|Titel||Pacing Differs Between Time- and Distance-Based Time Trials in Trained Cyclists.|
|Year of Publication||2016|
|Autoren||Abbiss CR, Thompson KG, Lipski M, Meyer T, Skorski S|
|Journal||Int J Sports Physiol Perform|
|Date Published||Aug 24|
The purpose of this study was to compare the pacing profiles between distance- and duration-based trials of short and long duration. 13 trained cyclists completed two time-based (6 min and 30 min) and two distance-based (4 km and 20 km) self-paced cycling time trials. Participants were instructed to complete each trial with the highest average power output. Ratings of perceived exertion (RPE) were measured throughout the trials. Average power output was not different between the 4 km and 6 min trials (324 ± 46 vs 325 ± 45 W; P=0.96), nor between the 20 km and 30 min trials (271 ± 44 vs 267 ± 38 W; P=0.24). Power output was greater upon commencement of the distance-based trials when short and long trials were analysed together. Further, the rate of decline in power output over the first 40% of the trial was greater in the 20 km trial compared with the 30 min trial (P=0.01), but not different between the 4 km and the 6 min trials (P=0.13). RPE was greater in the 4 km trial compared with the 6 min trial, but not different between the 20 km and 30 min trials. These findings indicate that athletes commenced distance-based time trials at relatively higher power outputs when compared with a similar time-based trial. Such findings may result from discreet differences in our ability to judge or predict an exercise endpoint when performing time- and distance-based trials.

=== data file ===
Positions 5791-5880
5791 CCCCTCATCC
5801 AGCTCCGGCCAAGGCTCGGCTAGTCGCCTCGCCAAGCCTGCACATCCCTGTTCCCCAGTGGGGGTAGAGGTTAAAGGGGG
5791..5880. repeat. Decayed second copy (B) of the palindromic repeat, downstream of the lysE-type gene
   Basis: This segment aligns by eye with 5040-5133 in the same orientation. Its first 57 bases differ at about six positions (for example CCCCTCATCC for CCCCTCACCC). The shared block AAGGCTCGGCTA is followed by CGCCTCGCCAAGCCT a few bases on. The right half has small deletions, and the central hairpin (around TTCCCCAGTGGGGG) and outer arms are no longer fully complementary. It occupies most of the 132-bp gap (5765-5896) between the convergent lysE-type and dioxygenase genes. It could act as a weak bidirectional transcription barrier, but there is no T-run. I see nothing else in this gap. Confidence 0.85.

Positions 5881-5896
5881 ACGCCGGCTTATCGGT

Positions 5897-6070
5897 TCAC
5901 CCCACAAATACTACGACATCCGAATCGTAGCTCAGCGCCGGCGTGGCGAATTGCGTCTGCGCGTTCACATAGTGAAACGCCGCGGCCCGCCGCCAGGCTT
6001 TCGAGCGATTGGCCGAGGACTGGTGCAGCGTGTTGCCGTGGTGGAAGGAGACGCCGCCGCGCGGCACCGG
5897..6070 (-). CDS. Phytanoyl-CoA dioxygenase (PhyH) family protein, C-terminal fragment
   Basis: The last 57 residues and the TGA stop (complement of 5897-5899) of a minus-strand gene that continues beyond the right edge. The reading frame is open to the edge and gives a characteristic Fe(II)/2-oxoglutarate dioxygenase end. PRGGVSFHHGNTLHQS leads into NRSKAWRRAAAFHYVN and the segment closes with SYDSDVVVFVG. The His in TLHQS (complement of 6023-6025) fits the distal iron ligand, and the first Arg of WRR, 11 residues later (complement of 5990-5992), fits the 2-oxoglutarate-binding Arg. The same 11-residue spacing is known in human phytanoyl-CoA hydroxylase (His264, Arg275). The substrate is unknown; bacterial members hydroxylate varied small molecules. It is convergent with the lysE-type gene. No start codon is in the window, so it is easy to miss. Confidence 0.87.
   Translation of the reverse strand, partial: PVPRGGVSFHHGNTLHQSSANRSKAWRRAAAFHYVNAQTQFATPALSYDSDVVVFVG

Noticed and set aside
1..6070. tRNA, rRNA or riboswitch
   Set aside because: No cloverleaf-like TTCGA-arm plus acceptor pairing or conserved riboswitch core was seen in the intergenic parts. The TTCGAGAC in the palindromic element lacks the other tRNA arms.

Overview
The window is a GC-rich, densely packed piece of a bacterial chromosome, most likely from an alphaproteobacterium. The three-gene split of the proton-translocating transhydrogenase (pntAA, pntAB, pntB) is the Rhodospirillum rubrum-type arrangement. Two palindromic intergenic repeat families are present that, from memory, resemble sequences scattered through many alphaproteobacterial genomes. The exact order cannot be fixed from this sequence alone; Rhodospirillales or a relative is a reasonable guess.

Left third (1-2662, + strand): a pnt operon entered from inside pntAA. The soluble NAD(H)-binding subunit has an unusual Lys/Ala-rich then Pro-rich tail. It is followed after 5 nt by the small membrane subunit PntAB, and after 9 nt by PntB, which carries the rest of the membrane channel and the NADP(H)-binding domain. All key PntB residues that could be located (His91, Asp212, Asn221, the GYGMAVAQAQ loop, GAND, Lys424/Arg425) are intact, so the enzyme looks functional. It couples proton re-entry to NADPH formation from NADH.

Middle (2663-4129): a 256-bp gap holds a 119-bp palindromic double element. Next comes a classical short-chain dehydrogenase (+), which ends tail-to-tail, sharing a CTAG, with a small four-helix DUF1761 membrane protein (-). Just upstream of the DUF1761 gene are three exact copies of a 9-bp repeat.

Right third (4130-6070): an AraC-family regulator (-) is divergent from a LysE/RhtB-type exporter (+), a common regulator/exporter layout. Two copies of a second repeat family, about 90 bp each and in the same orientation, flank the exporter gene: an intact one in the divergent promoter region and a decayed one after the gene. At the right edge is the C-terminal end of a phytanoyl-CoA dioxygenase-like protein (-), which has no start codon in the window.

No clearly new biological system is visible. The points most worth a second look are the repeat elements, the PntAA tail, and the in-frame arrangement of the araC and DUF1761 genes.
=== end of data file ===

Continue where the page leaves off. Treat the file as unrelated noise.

|Alternate Journal||Int J Sports Physiol Perform|
Pacing Differs Between Time- and Distance-Based Time Trials in Trained Cyclists.